The Responsibilities of Government

Government is the system that makes and enforces the rules of an organized community. In the United States, the Constitution describes how the federal government works. It divides the responsibilities of government into three branches—legislative, executive, and judicial. The responsibilities of each branch overlap, but the Constitution limits the power of each. Governments exist to create and enforce the laws of a country or other political unit, protect people from attack or harm, and provide public goods and services such as education, health care, roads, and mail service.

Governments may also control the economy and manage foreign relations. Governments are found all over the world, in a variety of shapes and sizes. Some governments are democratic, while others are autocratic or socialist. In general, most people like the security and comforts provided by their local or national government. They pay taxes to help fund the work of the government and may choose leaders they believe best serve their interests.

Some people think they can live without government, which is called libertarianism. However, most adults agree that a society needs a group that decides the rules that everyone must follow and that judges any disputes over property rights or other issues. Governments are also responsible for preserving common goods, such as fish in the sea and clean air, which all people can use free of charge but that are in limited supply.

At the state and local levels, governments provide public education, road maintenance, fire protection, and police enforcement. At the federal level, Congress (the House of Representatives and the Senate) passes bills that become laws. Each bill goes through a process of research, discussion, changes, and voting before it becomes law. If a bill is opposed by the president, he or she uses the power of veto to reject it. Congress can override a presidential veto with a two-thirds majority vote. This system of checks and balances keeps each branch from becoming too powerful.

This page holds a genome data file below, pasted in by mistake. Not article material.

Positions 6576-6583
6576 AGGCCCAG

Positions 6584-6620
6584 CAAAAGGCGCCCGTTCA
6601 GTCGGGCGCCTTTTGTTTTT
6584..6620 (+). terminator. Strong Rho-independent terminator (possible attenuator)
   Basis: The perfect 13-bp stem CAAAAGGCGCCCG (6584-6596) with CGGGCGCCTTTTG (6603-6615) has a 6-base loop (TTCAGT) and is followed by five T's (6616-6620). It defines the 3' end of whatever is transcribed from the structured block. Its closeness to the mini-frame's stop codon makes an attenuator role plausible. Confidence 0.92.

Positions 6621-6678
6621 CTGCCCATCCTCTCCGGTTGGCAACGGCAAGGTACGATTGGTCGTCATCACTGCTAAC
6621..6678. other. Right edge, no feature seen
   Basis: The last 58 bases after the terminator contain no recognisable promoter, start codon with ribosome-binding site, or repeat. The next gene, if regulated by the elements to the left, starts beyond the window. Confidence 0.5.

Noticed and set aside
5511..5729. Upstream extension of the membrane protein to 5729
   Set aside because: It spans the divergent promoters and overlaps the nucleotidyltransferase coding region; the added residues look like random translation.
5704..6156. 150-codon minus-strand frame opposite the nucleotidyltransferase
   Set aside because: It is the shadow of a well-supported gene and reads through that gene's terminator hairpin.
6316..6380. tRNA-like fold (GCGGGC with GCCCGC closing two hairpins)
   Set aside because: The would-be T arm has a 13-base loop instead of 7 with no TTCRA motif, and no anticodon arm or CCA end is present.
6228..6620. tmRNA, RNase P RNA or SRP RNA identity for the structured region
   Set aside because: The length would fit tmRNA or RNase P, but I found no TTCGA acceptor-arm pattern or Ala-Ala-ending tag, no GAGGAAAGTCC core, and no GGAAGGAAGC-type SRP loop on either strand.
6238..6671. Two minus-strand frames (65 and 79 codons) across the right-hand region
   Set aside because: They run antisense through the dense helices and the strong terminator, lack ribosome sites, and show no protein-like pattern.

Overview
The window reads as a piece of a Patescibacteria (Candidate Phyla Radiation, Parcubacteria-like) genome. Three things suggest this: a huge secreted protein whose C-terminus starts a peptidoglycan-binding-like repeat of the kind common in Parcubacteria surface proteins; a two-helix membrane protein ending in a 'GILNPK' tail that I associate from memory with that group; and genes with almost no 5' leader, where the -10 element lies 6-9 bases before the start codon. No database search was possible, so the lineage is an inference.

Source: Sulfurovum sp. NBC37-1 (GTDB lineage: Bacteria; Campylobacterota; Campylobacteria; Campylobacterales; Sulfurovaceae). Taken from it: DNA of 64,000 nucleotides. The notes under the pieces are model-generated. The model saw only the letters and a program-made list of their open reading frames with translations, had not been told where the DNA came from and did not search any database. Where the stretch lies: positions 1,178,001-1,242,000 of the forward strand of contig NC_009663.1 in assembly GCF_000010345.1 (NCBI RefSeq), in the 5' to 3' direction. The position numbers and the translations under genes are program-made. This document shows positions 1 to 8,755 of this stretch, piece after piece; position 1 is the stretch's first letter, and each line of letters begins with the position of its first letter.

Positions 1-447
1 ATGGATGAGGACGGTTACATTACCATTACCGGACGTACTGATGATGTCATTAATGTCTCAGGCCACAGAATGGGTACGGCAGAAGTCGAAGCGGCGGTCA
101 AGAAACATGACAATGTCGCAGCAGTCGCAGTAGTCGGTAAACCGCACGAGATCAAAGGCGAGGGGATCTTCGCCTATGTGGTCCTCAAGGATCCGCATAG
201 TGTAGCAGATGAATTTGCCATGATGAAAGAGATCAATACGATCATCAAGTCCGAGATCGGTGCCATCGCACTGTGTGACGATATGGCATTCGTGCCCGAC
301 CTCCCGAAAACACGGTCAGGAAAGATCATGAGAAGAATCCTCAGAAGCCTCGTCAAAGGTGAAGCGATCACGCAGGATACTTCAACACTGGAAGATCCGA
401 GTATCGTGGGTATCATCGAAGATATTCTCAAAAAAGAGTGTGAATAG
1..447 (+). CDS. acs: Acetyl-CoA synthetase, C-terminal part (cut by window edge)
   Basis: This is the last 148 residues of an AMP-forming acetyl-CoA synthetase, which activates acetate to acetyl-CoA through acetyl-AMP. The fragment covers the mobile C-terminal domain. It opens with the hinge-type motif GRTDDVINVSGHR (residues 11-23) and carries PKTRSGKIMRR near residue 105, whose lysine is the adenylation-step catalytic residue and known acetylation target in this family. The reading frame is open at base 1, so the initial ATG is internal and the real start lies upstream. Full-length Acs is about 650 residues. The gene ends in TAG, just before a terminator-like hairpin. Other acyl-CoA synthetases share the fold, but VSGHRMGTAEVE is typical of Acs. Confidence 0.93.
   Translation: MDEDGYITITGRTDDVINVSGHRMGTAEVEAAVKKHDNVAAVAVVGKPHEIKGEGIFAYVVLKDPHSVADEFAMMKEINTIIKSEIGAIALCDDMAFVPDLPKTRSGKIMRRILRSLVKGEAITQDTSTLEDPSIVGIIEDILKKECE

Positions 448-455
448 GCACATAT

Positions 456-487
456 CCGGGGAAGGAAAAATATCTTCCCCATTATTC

In addition to enforcing its own laws, the United States government has an important role in the international community. Diplomats meet with other leaders to discuss problems and disagreements, which can lead to peace agreements or commercial contracts. Governments also maintain armed forces to protect their citizens from terrorist attacks or natural disasters, such as earthquakes or hurricanes.

In many countries, the responsibilities of government are divided into the legislative, executive, and judicial branches. Some people think that this separation of powers is ideal, but in reality, governmental power is too complex and interrelated to be separated into neat compartments. Throughout history, there has been an ebb and flow of preeminence among the branches. For example, the Supreme Court has sometimes rejected or overturned laws that the president has vetoed. This is known as judicial review. In other cases, the courts have ruled that Congress has passed unconstitutional laws. This is a result of the constitutional structure that Congress designed to limit its power. Governments have a great deal of responsibility but they can be dangerous to human rights, as we see in dictatorships or other regimes.